COD, N and P mass balances (Fig. 1) are similar for both plants, with just slightly greater (+5%) COD removal by the MBR system, in part associated with the expected lower SS content in the MBR effluent. The nitrogen mass balance is very similar for the two plants, with just slightly better effluent quality and a reduced nitrogen content in the excess sludge from the secondary tank for the MBR system (both in the range of 12-13% reduction in comparison with the CAS). This arises from improved nitrification/denitrification associated with the slightly higher sludge age and complete retention of the slow-growing nitrifying biomass and suspended organic nitrogen. For the MBR, residual inorganic P removal by alum dosing is limited by the maximum dose imposed by the risk of membrane clogging.


Fig. 1 Comparison between (a) COD, (b) total nitrogen (TN), and (c) total phosphorus (TP) mass balances of the CAS and MBR plants (Bertanza et al, 2017)

The electric energy balance (Fig. 2) indicates that, as expected, the MBR consumes more energy (73 kWh/PE/y) than the CAS (52 kWh/PE/y) due to the requirement for membrane air scouring. For both plants, only 35% of the produced biogas can be fed into the CHP unit, the other 65% demanded by digester heating, such that only 2.6 kWh/PE/y of electricity is generated by both plants. The net overall specific energy consumption values (0.34 and 0.48 kWh per m3 of treated water for CAS and MBR respectively) are within the lower limit of the ranges of corresponding values reported elsewhere. The values are much higher with reference to the influent organic load, due to significant infiltration of groundwater into the sewer which increases the wastewater volume. Whilst the overall specific energy consumption is 0.14 kWh/m3 higher for the MBR on the basis of the comparison made, supplementary tertiary filtration and disinfection of the CAS effluent would be required to provide treated water quality comparable to that of the MBR.



Fig. 2 Electric energy balance for the CAS and MBR systems (EE= Electric Energy) (Bertanza et al, 2017)


3.2 Techno-economic-environmental assessment and life cycle analysis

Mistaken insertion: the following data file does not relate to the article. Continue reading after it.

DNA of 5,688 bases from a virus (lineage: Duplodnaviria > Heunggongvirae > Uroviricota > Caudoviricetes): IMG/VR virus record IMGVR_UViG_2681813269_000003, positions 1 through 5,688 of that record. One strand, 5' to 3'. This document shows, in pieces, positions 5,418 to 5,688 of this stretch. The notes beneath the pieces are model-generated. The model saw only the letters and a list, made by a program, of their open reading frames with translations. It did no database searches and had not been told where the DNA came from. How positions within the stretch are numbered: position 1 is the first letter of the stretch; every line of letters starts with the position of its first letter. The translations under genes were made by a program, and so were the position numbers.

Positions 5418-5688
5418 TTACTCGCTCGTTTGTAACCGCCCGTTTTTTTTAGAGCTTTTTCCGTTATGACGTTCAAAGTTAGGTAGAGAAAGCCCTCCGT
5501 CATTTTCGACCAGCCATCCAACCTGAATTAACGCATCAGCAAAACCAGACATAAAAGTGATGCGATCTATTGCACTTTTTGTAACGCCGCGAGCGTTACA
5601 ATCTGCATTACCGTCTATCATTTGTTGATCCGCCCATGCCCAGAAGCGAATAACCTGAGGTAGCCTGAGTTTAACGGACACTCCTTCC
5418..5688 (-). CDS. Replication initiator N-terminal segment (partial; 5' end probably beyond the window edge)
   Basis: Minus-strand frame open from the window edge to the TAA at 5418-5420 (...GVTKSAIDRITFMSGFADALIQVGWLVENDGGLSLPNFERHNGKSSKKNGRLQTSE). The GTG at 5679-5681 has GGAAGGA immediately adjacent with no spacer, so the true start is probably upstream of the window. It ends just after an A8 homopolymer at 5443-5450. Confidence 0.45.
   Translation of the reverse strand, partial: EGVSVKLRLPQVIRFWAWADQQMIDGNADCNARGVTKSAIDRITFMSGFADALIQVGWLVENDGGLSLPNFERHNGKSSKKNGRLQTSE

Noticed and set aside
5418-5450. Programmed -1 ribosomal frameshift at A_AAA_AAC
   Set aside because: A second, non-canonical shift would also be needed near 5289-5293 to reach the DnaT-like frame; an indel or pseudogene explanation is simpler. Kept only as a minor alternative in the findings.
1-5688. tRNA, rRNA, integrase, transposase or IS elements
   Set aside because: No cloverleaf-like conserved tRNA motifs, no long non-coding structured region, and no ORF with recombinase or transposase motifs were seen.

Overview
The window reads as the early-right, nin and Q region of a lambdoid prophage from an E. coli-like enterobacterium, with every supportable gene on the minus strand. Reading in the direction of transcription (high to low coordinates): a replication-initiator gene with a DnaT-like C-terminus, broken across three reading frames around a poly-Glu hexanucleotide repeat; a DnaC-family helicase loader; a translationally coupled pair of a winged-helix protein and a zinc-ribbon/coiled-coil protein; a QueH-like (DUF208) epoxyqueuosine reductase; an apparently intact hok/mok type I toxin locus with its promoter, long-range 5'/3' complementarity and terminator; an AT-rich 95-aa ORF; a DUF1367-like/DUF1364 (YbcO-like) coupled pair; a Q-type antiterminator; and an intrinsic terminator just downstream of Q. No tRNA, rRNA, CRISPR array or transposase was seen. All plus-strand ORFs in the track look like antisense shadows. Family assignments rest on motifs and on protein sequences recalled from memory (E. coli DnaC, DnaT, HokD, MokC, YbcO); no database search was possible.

Results from the TEEA (Table 2) indicate that, apart from the economic and social aspects, the assessment of the two plants is similar and quite positive. The technical aspects indicate both plants (and in particular the MBR) to show a slight criticality (yellow) for Facility complexity. The two plants also have critical issues in terms of social aspects, though the overall evaluation of the MBR plant is more favourable due to the smaller occupied area (impacting on land area occupation and landscape impact). Whilst there is a positive impact on the local population of the MBR in terms of effluent quality, this is outweighed by the negative economic impact.

The economic assessment indicates the CAS to offer the lowest-cost solution (Fig. 3), the total cost (CAPEX+OPEX) of the MBR plant being 12-18 €/PE/y greater than that of the CAS. This corresponds to a cost increase of +53% under the most favourable conditions (i.e. when considering all costs at the lower value of the assumed range and all revenues at the higher) and +38% under the least favourable conditions.

The three items that have the greatest impact on the final outcome are:

  • Cost of construction,
  • Electric energy consumption and
  • Maintenance.

Contrary to expectations, no difference in the cost of either sludge management (dewatering, transportation and disposal) or for personnel were evident from the analysis: the same number of operators are required for both plants, as demonstrated at the Brescia-Verziano WWTP site.


Fig. 3 Results of the economic assessment. The top edge of the bars represents the cost calculated under the worst conditions; the bottom edge refers to the most favourable conditions (Bertanza et al, 2017)


The LCA results (Fig. 4) show only minor differences between the two plants, other than the freshwater eutrophication potential of the MBR for which the effluent P is higher due to the constraint on alum dosing. This results from compensating effects.

For the climate impact, the higher electricity use by the MBR is almost compensated for by the decreased chemicals consumption. This also applies to acidification, terrestrial eutrophication and smog formation. Marine eutrophication results are dependent on N emissions in the effluent, which are lower for the MBR where N removal is greater.

In general, the large contributions relate to electricity use, sludge storage, the effluent and the use of sludge in agriculture. Against this, transportation, membrane production and replaced products have a minor contribution for all impact categories. Thus, the increased sludge generation by the CAS has little influence, neither for transportation nor for replaced products for the case considered (though this outcome is dependent on local conditions, such as the electricity supply).